1. It says in Revelations that those who practice homosexual acts won’t enter the Kingdom of Heaven. Where did John get this belief? From Jesus, who taught that God made man male and female and that the man and woman become one. Jesus is God and Man: God would know His works and the New Adam would know His commandment “be fruitful and multiply” even more than the Old Adam did.

  2. Nick, are you referring to Revelation 22:15? The meaning of “dogs” (kunes) in this verse is uncertain. There is good reason for linking it to homosexuality, but it is not an unambiguous condemnation. We can only speculate on where John got his beliefs from, but I think he presents this verse as the glorified Jesus’ own words.

  3. Is it completely clear what the Leviticus stuff means? I can read it as saying that people who are gay sholdn’t pretend not to be – if you are gay, BE gay as God made you – don’t pretend that you are having sex with a woman if you are with a man?.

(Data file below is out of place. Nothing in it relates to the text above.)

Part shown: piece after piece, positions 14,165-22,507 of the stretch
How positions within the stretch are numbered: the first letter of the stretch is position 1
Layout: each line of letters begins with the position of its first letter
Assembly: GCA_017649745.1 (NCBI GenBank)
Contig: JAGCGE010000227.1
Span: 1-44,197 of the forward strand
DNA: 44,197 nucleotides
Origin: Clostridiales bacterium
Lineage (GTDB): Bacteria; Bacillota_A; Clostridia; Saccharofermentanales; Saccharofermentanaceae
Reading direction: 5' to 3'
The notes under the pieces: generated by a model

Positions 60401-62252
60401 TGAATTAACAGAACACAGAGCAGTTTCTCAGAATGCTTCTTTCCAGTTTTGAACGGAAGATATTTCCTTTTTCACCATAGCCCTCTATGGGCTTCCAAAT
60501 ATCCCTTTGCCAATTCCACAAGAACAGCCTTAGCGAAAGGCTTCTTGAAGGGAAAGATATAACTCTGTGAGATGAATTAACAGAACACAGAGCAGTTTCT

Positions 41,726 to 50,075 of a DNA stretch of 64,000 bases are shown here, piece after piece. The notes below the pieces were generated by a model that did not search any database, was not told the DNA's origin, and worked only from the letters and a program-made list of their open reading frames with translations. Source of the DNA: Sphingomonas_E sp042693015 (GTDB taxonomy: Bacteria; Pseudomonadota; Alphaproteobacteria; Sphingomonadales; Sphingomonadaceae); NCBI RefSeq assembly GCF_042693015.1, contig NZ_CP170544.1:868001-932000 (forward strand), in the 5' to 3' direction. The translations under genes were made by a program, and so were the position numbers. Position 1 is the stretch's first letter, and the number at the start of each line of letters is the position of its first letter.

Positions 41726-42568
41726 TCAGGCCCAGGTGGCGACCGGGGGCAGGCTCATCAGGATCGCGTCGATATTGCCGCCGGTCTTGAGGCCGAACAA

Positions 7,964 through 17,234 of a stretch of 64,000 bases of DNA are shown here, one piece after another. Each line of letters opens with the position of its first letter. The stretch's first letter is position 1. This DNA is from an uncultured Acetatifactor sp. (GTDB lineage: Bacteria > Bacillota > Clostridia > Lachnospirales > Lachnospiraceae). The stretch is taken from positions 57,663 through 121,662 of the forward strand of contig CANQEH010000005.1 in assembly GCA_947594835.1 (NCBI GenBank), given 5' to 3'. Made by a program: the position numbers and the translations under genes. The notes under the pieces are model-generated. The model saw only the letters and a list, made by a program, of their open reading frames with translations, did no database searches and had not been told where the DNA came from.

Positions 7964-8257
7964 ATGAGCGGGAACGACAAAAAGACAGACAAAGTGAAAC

4. Alice, that seems to me like far too creative an interpretation. Consider what the text originally meant, among Israelites in the desert or in the pre-exilic monarchy. In those times there was no concept of people being gay by orientation apart from their actions – actually was there such a concept before the 20th century? I am quite sure the author intended to condemn any man having sex with a man. That doesn’t immediately imply that we should do the same today.

  5. It is interesting that both your commenters so far have missed the point. Correct me if I’m wrong but James Alison is encouraging us not to judge, to realise that we are ALL the same and not to use the bible as a weapon against people we disapprove of. Any post on homosexuality immediately encourages debate on why it is moral or immoral. Can we get away from that a little and realise that we are all in the same boat and need to help each other limp into the Kingdom? We are all sinners. Pauls also says in 1 Cor. 6 that the ‘greedy’ will not inherit the kingdom of God. I put my hand up.

  6. Mike, I think you get the point. While 1 Corinthians 6 lists homosexual practice as sin, it puts it on the same level as things like greed and slander, which so many Christians think they can do with impunity while loudly condemning gays even for existing.